Over the last seven years, I’ve been on a journey of answering that question, of asking what Christian social innovation entails and why it matters so much to the broader interest in innovation and to the broader world. As I reflected on Greg Dees’s question, I realized that indeed for most of the centuries—not just in American history, not just in modernity, not just in the majority world these days where much of the Christian social innovation is occurring, but indeed throughout the history of the church, going back to Easter—Christians have been at the forefront of social innovation. It’s only in recent decades when we’ve lost too much of our imagination. We’ve allowed Christianity and social innovation to get separated; Christians are now more interested in the status quo and secular folks are more interested in social innovation.

As I have begun to work on that question, I’ve been struck by the image of my colleague at Duke Divinity School, Kevin Rowe, who’s working on a project called Christianity’s Surprise. Kevin’s presenting question is, “How is it that there were 5,000 followers of Jesus in the year 50 and roughly 5 million followers two centuries later?” Kevin’s argument is that by the power of the resurrection at Easter, and then the outpouring of the Holy spirit at Pentecost, the early Christians were set into motion because they had this missional sense that was shaped by a vision of the reign of God. This vision compelled them into new patterns of mission and discipleship. They had a vision of what it means to be human in Christ, who was the true human. They had injunctions about caring for widows and orphans and the poor, and that set them into motion to develop new networks of communities: new institutions, new patterns of schooling, the first orphanages, and indeed the first hospitals in the history of the Western world and perhaps the history of the world. These were Christians who were set into motion with a kind of innovation and entrepreneurial mindset that transformed the Greco-Roman world, even to the point where the Roman emperor Julian the Apostate several centuries later said, “These nasty Galileans”—his term for Christians—“are making us Romans look bad. We need to do something like they’re doing if we want to keep up.”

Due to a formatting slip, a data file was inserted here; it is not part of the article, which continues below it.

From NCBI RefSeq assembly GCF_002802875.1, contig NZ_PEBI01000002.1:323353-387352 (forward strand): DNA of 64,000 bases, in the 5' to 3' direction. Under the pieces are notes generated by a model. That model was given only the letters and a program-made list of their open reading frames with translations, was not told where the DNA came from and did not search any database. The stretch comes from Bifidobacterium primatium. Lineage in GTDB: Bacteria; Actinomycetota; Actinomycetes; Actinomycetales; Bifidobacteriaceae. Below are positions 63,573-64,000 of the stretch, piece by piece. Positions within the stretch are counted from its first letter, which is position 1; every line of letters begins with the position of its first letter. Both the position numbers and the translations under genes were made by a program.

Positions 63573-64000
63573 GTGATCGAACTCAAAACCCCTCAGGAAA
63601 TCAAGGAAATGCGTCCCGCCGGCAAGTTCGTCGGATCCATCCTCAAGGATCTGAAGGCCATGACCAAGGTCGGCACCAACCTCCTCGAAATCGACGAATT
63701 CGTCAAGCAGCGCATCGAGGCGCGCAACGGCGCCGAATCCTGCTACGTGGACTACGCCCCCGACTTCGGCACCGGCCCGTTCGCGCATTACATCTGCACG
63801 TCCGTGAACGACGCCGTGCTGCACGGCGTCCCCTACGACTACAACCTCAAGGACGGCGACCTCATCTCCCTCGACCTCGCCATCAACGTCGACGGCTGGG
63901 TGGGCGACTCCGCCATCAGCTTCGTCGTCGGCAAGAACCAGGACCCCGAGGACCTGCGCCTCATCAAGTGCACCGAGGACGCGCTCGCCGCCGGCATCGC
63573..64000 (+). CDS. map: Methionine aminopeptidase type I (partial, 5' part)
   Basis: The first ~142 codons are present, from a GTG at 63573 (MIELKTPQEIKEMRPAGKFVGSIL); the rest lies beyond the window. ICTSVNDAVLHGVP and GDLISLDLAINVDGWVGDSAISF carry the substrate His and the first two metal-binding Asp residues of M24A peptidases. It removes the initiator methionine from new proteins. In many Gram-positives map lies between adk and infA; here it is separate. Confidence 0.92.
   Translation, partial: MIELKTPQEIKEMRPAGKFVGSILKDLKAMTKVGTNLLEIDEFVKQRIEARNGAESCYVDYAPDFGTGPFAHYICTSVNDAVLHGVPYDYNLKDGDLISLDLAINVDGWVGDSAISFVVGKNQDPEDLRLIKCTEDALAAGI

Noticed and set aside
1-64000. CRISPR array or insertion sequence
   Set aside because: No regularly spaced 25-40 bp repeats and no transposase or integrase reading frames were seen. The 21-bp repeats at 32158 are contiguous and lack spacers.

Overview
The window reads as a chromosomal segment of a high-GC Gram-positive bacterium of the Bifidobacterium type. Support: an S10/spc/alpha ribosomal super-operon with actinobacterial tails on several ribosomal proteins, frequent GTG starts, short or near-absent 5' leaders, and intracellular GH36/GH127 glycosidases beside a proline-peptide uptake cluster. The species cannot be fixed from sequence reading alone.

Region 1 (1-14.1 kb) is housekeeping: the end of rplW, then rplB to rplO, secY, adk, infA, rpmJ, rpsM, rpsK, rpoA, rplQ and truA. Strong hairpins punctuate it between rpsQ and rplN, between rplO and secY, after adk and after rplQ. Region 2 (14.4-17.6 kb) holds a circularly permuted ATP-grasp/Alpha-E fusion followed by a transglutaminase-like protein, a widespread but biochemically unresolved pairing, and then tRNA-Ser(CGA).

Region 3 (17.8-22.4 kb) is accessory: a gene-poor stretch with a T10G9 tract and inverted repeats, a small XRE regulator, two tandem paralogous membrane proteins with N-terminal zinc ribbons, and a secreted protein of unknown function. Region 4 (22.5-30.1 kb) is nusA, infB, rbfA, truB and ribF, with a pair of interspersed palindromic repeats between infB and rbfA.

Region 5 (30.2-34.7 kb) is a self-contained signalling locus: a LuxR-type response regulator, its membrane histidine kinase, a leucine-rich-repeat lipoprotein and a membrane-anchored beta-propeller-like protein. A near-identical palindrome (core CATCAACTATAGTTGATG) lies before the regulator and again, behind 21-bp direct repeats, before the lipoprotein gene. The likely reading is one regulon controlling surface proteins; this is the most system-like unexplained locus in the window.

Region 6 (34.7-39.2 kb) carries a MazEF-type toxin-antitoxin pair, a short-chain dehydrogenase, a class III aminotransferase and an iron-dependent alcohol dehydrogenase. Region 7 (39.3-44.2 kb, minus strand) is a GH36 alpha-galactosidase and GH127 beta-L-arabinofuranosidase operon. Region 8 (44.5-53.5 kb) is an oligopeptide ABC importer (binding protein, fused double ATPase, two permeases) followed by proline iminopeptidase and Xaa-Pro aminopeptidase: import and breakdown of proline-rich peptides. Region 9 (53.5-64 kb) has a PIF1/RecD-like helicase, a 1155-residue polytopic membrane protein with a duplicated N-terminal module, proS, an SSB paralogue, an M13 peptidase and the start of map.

The problem was that for Julian the Apostate, it was a technique. It was trying to mimic what Christians had as a part of an internalized mission. This mission was a set of convictions embodied in practices, and it transformed people’s lives, created institutions, and bore that kind of social innovation that Christians have borne throughout the centuries. We have surprised the world with social innovation. In profound ways, business schools today are taking our playbook because we weren’t using it. So Greg Dees’s question of what happened to the church is a haunting question. And yet it’s one that doesn’t require us to go to school from them. It requires us to discover our own best insights, to rediscover the power of Christianity’s surprise, and to rediscover then the power of Christian social innovation.